You now have a great, attention-grabbing newsletter that will help you keep in touch with clients and your audience! Still confused? That's okay! Shoot me a message and let's chat!
Do you have any advice, tips or tricks that you employ to make your newsletters stand out? I'd love to hear your thoughts!
- by Alyson Shane
Yesterday I was in a meeting where I was discussing how I manage multiple social media profiles, and the question that kept coming up was "how do you manage your time? Isn't it super time-consuming to manage all that information for multiple profiles at once?"
Honestly? It doesn't have to be!
Which leads me to this post. I want to share a few tips and tricks I've picked up to help make running multiple social media profiles a total breeze:
1. Maximize Your Listening
More and more people are taking to online spaces to share their thoughts online, and it's expected that brands and businesses are listening.
The vast majority of people expect a response to a Tweet in under 60 minutes, and as more brands take notice and start replying in a timely manner, that puts pressure on people like me to make sure that we're on the ball, as well.
What you can do:
Check your direct mentions on all social channels. You can set up email notifications or push notifications if you'd like, but these can be unreliable (Facebook, I find, is especially bad at 'forgetting' to do this) so the best way to manage this is to be logged in to each platform individually and manually check to see if someone has mentioned you or asked a question.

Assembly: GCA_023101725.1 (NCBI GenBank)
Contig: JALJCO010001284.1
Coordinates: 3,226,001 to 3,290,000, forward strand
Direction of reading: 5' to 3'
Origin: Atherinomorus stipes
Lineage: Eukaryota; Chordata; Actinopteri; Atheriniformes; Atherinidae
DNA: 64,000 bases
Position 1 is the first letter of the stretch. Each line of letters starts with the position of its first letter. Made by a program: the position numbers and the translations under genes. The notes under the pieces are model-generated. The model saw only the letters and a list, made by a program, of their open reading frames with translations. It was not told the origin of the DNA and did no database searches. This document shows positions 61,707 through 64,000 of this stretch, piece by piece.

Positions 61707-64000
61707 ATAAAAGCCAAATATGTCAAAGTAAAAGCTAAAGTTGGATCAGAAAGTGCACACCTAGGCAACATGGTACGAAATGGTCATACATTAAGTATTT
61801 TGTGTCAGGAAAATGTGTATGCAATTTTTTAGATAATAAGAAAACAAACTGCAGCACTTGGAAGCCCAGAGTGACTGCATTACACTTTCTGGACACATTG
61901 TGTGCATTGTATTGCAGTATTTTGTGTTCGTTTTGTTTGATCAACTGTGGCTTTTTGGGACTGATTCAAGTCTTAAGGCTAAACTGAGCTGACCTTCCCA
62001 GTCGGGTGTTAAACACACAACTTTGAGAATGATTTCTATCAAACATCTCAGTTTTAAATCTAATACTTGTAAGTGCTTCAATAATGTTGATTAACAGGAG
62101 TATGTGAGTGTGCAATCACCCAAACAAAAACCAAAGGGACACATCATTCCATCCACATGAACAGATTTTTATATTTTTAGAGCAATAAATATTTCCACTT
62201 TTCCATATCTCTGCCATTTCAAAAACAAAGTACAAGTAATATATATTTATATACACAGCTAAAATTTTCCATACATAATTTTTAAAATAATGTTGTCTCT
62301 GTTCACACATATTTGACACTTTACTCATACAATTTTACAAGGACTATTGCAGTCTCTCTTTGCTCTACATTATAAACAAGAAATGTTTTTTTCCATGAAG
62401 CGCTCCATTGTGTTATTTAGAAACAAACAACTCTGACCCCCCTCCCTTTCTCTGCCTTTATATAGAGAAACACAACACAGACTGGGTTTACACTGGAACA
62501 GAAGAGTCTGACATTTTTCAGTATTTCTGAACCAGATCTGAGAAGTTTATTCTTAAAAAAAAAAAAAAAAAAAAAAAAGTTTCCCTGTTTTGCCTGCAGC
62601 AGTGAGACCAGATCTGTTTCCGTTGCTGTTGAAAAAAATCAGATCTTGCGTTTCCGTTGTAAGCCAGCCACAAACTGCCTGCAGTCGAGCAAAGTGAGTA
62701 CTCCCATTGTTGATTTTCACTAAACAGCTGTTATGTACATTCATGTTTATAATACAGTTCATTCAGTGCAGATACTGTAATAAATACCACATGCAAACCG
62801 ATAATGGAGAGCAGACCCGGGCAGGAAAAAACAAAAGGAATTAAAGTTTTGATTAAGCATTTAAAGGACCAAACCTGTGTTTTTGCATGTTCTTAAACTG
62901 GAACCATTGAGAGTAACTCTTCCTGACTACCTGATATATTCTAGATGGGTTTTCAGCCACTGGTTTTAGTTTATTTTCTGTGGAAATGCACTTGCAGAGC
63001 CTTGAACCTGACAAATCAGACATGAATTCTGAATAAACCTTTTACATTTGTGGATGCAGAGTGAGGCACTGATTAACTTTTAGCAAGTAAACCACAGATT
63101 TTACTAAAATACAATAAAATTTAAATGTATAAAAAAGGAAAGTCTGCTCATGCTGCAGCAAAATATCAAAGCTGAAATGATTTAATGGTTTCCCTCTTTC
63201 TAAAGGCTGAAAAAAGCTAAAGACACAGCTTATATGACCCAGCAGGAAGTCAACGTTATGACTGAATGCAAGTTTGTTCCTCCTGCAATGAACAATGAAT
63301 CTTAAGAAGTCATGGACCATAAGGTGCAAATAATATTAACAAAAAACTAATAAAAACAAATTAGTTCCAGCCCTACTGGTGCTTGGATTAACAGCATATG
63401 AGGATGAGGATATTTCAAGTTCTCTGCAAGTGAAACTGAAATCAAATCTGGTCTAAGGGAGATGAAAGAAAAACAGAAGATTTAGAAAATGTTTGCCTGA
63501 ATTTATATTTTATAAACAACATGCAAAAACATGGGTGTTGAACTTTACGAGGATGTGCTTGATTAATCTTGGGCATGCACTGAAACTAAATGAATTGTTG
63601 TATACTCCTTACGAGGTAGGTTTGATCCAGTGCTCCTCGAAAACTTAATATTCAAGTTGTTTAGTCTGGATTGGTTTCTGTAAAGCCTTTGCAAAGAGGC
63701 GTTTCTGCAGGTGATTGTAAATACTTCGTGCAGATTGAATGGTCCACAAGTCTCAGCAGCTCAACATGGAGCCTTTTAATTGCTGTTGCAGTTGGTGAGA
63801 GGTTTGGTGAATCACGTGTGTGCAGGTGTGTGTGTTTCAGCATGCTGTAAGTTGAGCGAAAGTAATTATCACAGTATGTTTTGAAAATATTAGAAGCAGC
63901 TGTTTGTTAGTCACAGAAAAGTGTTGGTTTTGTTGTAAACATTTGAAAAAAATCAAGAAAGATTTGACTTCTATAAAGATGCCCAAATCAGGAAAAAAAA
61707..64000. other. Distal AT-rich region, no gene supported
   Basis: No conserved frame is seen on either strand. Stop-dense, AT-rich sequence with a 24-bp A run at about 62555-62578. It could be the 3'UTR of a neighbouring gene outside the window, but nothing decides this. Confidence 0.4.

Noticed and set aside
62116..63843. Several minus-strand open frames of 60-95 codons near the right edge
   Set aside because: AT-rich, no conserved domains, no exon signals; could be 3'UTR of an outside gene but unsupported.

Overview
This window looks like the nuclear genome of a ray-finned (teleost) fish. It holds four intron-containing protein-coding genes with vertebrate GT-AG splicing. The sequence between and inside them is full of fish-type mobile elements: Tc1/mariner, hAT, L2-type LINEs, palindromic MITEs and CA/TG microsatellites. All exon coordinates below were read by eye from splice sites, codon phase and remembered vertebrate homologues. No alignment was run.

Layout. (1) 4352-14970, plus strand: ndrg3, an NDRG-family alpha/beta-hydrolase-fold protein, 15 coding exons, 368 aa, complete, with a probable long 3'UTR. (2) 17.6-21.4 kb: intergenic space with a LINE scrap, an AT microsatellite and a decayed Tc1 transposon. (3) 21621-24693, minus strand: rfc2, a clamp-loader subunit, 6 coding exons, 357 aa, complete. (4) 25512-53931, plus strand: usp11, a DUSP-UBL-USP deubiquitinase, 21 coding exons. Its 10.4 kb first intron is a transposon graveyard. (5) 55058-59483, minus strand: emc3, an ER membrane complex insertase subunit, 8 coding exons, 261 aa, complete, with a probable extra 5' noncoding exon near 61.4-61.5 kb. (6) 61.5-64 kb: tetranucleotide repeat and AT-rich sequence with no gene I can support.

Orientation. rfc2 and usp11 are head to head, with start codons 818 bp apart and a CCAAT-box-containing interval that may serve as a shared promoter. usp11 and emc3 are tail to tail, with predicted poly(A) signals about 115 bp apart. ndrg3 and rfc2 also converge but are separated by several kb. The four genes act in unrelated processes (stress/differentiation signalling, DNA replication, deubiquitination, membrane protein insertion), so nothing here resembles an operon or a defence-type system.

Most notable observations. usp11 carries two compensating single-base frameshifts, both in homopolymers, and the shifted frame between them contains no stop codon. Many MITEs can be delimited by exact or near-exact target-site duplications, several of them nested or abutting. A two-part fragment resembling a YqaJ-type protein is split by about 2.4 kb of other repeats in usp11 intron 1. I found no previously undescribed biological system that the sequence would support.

My favourite tool to manage this is Hootsuite, because it allows you to have multiple 'streams' of information open for every social profile that you manage.
2. Schedule Your Posts
This is so important. I wouldn't be able to do any of what I do if I wasn't able to schedule posts ahead of time.
Developing a content creation strategy is something that I'll discuss in a future post, but for now let's just stick with the basics: making sure that your content is scheduled to go out ahead of time will give you time to do things like respond to questions, direct messages, etc.
What you can do: